Dr. Fisting’s Top Ten(ish) of 2016

CastilloScientists all agree that 2016 is the worst year of anyone’s life who has ever lived, including mine. We lost a lot of musical heroes this year (both metal and otherwise), and the current political climate has brought unprecedented levels of stupidity to my doorstep. Worse yet, I am often surrounded by terrible music made by dickheads.

I’m not sure I even want to live in a world where Lemmy Kilmister is dead while Ted Nugent, David Draiman, and all five members of Aerosmith still walk the earth somehow. However, the albums below are helping me deal with it. And as always, if you disagree with this list, too bad.

Ihsahn - Arktis(ish) Ihsahn // Arktis. — To my relief and gratitude, Arktis finds Ihsahn retreating somewhat from the more avant garde/improvisational approach (read: saxophone solos) of his last couple albums, rediscovering his songwriting chops in the process. Arktis pulls influence from traditional metal (“Mass Darkness”), electronic music (“South Winds,” “Frail”), and even jazz (“Crooked Red Line”). Ihsahn is a musician of incredibly diverse tastes and abilities, and Arktis attempts to pull all of it together.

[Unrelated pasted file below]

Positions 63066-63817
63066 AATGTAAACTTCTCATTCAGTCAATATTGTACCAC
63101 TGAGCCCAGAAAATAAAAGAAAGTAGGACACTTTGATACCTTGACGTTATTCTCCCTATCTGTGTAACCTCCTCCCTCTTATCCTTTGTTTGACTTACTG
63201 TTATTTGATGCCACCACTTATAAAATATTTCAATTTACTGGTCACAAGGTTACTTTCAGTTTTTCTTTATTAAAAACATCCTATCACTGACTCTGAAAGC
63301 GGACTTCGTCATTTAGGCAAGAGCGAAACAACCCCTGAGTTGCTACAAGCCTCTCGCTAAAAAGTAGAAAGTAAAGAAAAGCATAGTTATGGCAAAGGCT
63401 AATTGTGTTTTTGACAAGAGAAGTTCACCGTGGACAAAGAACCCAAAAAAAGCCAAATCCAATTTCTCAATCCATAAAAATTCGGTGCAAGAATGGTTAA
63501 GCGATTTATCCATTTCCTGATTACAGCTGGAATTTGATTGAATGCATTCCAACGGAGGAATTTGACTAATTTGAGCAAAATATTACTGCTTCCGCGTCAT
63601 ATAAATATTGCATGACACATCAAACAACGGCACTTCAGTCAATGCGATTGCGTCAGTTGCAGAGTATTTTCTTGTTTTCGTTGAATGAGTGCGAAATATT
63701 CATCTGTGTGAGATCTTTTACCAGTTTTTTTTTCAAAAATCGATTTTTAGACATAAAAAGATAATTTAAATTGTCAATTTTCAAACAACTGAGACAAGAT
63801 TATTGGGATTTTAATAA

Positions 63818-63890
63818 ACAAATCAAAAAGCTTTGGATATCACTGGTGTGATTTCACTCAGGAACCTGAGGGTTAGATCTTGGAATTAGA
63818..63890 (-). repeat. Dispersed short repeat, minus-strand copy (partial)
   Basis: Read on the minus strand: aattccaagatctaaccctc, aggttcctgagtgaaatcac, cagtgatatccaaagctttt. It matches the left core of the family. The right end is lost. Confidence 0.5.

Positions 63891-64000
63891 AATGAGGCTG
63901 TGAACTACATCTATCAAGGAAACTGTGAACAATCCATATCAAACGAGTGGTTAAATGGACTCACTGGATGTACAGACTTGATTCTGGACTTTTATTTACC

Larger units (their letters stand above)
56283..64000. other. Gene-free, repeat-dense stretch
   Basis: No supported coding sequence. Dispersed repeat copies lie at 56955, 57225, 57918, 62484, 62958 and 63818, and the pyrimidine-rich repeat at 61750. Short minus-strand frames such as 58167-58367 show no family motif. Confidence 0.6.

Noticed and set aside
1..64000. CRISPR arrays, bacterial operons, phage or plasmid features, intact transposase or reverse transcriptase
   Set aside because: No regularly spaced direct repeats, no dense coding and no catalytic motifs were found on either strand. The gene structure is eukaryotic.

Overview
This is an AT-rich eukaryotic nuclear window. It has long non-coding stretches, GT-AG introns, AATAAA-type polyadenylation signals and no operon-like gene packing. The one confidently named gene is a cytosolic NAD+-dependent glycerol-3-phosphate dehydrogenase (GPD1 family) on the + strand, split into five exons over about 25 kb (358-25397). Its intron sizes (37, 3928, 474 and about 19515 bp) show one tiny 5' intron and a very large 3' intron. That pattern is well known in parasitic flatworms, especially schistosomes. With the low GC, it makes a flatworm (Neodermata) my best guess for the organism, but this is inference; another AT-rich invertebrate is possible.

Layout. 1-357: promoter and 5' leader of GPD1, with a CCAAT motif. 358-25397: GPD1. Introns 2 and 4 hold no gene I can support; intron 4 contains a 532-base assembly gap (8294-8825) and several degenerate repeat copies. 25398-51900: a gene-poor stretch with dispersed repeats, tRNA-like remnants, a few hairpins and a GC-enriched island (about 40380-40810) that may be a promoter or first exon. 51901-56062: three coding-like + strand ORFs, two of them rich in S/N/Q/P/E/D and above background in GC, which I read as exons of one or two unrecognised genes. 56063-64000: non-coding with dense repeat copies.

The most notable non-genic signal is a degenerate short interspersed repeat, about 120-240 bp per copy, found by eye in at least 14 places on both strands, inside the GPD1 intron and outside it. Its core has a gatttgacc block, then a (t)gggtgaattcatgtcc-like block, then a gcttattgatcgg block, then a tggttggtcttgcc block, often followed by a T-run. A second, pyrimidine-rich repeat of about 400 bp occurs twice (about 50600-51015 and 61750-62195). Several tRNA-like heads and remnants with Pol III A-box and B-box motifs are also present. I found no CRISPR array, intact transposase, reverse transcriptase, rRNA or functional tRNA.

#10. Bob Mould // Patch The Sky — Rather than waste this spot on some shit pile of 9-string guitars and AutoTune, I’m gonna educate a few of you here. In the late ’70s, Bob Mould co-founded hardcore pioneers Hüsker Du, who eventually influenced metal bands like Anthrax and Entombed. Oh, and he also wrote this little tune which some of you may recognize. Mr. Mould has been enjoying somewhat of a creative renaissance lately, leading up to Patch The Sky this year. It’s a little slower and more introspective than its recent predecessors, but still clearly the work of a master songwriter.